The Fish is the Last to Discover Water


Last night I took my RISD video students hear superstar artist Alfredo Jaar speak at Brown University.  The room was packed with hundreds of students, professors, and artists - and it was dead silent from the moment Jaar began, with the question: "How can I make art when there is so much going wrong in the world?"

The audience hung off his every word as he moved through a very structured presentation detailing his many large-scale works responding to genocide, human rights abuses, and social injustice. In between, he repeatedly showed a series of images of Aylan Kurdi, the 3-year-old Syrian boy who washed up on a Turkish beach - images that moved the world and inspired at least some countries to begin accepting the desperate refugees.  At the end of the talk, Jaar came back to these images to emphasize to us how very much an image can create an impact.  When asked what he thinks of art that does not take on pressing social issues ("art for art's sake"), he responded that he thinks ALL art is political.  All art makes a statement about that artist's view of his or her society.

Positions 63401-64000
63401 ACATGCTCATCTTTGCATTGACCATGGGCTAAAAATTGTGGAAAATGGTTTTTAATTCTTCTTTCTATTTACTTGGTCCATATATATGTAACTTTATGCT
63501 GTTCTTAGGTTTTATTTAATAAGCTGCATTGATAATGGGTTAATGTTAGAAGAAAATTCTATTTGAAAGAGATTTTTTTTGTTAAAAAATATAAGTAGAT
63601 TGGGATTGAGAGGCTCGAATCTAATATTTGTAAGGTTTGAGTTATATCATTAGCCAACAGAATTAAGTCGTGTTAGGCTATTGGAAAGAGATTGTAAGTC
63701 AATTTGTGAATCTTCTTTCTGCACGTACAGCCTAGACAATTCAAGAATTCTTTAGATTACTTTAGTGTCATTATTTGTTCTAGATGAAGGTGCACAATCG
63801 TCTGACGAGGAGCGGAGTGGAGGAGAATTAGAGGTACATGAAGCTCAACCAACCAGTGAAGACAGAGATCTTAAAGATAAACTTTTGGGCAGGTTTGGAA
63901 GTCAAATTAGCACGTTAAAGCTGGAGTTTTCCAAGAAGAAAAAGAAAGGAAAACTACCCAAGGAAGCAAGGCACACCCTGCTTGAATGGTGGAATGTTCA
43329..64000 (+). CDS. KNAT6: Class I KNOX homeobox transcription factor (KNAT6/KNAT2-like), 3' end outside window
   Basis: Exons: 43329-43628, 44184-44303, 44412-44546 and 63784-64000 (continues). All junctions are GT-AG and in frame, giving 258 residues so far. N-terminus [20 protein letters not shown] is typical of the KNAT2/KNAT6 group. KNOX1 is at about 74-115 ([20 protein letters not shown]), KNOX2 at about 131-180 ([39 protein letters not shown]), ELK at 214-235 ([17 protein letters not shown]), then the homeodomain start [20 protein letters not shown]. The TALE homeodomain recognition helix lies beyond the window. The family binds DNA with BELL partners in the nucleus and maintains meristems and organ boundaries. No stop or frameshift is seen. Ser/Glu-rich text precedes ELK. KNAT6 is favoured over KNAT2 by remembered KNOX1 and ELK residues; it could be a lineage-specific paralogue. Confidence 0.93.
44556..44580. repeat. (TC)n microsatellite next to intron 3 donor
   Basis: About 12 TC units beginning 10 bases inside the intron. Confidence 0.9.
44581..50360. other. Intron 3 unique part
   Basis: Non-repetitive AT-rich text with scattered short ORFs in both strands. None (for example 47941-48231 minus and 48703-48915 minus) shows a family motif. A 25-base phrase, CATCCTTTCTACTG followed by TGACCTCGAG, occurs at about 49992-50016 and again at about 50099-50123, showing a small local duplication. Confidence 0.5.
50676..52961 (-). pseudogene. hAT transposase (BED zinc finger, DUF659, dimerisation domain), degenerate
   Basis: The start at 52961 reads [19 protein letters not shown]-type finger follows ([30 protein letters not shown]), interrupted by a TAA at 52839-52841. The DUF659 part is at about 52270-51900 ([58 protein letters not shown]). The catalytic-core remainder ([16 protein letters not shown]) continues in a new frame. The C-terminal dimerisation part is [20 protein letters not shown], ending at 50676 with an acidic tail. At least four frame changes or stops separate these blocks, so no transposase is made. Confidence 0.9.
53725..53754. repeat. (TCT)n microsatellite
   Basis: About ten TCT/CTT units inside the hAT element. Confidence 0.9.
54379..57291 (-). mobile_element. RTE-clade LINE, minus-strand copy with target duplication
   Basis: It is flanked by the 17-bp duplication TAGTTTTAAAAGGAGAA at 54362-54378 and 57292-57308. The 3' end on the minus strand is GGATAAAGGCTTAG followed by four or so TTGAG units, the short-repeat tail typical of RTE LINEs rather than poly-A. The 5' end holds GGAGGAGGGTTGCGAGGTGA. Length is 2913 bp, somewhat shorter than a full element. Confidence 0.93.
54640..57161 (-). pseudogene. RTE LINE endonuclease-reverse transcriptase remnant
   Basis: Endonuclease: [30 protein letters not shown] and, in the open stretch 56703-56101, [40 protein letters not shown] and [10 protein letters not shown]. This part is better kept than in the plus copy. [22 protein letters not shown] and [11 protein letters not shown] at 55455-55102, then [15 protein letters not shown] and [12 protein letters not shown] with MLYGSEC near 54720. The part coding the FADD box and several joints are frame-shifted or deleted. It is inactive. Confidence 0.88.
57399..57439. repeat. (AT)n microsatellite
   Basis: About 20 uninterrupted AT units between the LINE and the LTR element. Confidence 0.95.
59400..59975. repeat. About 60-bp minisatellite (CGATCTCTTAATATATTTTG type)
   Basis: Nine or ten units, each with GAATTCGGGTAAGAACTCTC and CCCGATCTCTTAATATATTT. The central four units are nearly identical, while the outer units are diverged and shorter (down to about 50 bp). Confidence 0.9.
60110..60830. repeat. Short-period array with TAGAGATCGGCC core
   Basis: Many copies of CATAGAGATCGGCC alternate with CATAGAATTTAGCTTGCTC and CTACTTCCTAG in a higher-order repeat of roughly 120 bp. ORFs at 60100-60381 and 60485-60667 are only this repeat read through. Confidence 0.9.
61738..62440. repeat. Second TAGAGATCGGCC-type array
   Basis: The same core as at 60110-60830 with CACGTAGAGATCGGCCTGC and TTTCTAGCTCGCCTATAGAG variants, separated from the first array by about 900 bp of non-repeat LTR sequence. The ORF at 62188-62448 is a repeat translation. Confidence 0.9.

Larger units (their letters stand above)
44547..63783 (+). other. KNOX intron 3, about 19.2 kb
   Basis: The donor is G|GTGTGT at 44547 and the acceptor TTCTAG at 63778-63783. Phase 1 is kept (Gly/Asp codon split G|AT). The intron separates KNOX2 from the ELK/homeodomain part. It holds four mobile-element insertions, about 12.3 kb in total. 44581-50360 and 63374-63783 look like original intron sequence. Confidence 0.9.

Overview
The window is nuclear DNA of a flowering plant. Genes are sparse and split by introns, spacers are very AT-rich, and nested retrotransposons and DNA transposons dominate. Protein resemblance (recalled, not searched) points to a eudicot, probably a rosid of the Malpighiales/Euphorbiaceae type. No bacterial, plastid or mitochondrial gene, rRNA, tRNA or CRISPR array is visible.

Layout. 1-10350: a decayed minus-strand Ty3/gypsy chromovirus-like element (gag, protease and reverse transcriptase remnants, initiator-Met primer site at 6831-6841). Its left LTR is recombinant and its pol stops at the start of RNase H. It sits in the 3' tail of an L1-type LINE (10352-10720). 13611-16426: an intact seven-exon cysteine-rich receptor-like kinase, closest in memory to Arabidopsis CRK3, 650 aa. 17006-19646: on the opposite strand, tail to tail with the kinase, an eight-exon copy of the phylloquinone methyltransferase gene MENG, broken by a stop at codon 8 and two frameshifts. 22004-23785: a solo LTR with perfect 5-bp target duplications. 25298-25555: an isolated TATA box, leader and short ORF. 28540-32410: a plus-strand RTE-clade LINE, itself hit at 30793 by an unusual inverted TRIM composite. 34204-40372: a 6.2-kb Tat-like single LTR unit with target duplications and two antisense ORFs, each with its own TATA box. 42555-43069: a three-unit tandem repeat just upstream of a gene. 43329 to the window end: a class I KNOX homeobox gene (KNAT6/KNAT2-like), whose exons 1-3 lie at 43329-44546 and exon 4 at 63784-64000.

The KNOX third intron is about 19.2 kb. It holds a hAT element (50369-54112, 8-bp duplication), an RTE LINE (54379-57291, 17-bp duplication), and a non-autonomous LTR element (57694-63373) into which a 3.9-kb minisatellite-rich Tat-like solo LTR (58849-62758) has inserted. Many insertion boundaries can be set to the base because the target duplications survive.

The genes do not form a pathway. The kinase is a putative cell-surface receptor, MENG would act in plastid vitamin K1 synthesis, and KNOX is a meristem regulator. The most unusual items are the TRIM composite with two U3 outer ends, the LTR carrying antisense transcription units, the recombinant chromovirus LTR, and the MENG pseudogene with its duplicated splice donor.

Jaar often takes years to get to know the context of the culture and society where he is producing a work.  At the same time, he mentioned the privilege one has as an "outsider" to a situation, referring to the proverb "The fish is the last to discover water."

My students and I found Jaar and his work super inspiring. What a great opportunity to hear from this genius first-hand.

Auditions for RISD Student Films

We are holding auditions tonight for my Intermediate Film students at Rhode Island School of Design. I am excited to have Casting Director Annie Mulhall of LDI Production Services coming to talk to us about how to get the most out of the audition and to help us run the audition.

My eight students are each making their own film, in 16mm. Shooting in film makes scripting, casting, and shoot planning all the more important.

Last semester as visitor came to RISD and told students he believed that casting is 95% of narrative filmmaking... maybe it's a slight exaggeration, but it is definitely a crucial part of carrying out a director's vision.